Pilates Equipment Hockessin DE
Pilates Product Review: The PilatesStick
By Rebekah Rotstein
Back when I was seeing private clients in their homes, I would lament not having Pilates equipment with me. Many of my clients have specific conditions and past injuries, so I rely heavily on the machines for the neuromuscular feedback, assistance and challenge that springs provide. The need I had for transportable equipment—a need I’m sure that many instructors still have—would be diminished now, thanks to the PilatesStick® . This clever device allows you to set up a resistance unit in your own home, or anywhere you like for that matter. Just secure it into a door and you have your own springboard with a rolldown bar.
The brainchild of exercise physiologist Charles Blount, the PilatesStick is a portable kit containing a bar, a thick resistance band called Slastix, cotton loops for the feet or hands, a foam anchor to secure it into a door and a yoga mat. All this comes in a sleeve making it as easy to carry around as a yoga mat bag, with the Slastix serving as a strap to throw over your shoulder. The basic kit will run you about $150. The system also offers additional items for purchase like wall mounts and a ballet bar attachment. Peak Pilates acquired the distribution rights to the PilatesStick earlier this year.
For those looking to complement their current workout, or studios wanting to offer economical and comprehensive classes, the PilatesStick is a good investment. The kit also includes a list of exercises along with a poster-size version for display on a wall to remind you of various options. The accompanying introductory DVD provides an easy assembly guide and a nicely laid out Pilates exercise program. It includes the classical repertoire like Rolldown, Swan/Flying Eagle and Thigh Stretch with a smooth flow and clear transitions between exercises. It also demonstrates new adaptations made possible by grip straps on the bar that secure the feet. This addition to the traditional rolldown bar activates the feet with exercises like “Leg Arcs” (where the straightened legs rise and lower) and integrates further core control in “Pushaways” (where the knees bend in and then push the bar away.) The minimal explanation and cueing on the DVD, however, make it more appropriate for an experienced Pilates practitioner than for a beginner.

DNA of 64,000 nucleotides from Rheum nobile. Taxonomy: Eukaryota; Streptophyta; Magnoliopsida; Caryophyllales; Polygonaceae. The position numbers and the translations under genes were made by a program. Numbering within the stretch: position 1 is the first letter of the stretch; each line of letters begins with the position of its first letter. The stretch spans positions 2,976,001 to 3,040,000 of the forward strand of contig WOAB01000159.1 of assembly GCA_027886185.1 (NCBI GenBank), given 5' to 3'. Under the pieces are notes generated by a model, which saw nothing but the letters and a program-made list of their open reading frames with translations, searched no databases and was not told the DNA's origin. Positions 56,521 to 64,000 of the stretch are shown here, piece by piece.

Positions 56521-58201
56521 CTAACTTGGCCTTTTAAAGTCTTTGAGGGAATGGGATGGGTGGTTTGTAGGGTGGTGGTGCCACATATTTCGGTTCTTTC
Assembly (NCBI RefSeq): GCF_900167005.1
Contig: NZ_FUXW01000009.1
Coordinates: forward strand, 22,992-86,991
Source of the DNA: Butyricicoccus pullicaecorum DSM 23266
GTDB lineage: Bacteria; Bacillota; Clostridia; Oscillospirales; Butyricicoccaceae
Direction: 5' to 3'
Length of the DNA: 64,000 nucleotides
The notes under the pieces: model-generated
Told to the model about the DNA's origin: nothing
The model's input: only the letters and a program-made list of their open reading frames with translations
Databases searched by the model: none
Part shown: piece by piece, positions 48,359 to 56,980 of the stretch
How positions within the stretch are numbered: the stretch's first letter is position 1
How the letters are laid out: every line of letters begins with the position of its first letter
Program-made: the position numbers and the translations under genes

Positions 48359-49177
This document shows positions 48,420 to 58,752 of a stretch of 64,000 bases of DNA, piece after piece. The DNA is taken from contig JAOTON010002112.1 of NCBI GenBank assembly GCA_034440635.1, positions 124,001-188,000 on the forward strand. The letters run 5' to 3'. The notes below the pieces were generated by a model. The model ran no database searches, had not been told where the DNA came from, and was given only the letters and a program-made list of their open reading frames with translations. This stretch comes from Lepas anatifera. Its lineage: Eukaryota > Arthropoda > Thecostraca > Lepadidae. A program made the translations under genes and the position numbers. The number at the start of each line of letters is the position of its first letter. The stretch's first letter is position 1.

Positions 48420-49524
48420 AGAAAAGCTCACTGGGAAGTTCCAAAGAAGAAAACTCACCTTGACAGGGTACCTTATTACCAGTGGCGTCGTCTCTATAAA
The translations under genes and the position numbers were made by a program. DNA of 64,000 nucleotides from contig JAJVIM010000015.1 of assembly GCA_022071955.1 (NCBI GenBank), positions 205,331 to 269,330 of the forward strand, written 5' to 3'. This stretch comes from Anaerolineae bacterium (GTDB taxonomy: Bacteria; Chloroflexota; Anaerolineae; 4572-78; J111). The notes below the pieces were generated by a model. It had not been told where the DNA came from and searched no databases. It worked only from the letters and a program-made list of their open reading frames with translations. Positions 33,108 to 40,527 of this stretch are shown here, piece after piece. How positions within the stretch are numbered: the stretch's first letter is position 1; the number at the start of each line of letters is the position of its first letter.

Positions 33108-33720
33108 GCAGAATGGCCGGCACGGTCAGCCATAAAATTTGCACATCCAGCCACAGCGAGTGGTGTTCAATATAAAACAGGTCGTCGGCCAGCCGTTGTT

I tested the PilatesStick myself and also on my colleague, fitness veteran Jeff Bell, to get a well-rounded perspective on varying heights and body sizes. Since there’s only one tension option (i.e. only one Slastix band), certain exercises worked better on his muscular male frame than on my petite female body. This is true specifically in open-chain arm work in which more tension makes the exercise more challenging. For instance, the resistance was too great for my hypermobile shoulders in Arm Circles and Chest Expansion unless I repositioned ...
Pilates Product Review: Wrist Assured Gloves
By Kathryn Comperatore
If you dread doing planks and push-ups because of wrist pain, Wrist Assured™ Gloves , or WAGs, offers a wearable solution. WAGs, from licensed occupational therapist Paula Wilbert, are designed to ease pain and improve comfort for practitioners of Pilates and yoga.
Wilbert set out to create WAGS after recovering from a wrist injury; she noticed that she still had pain in certain weight-bearing positions in her yoga practice and felt that her wrists needed relief from the stress of those positions.
For beginning students and for those with wrist pain, WAGs are a helpful aid for loading the forearm and upper extremity correctly in weight-bearing exercises.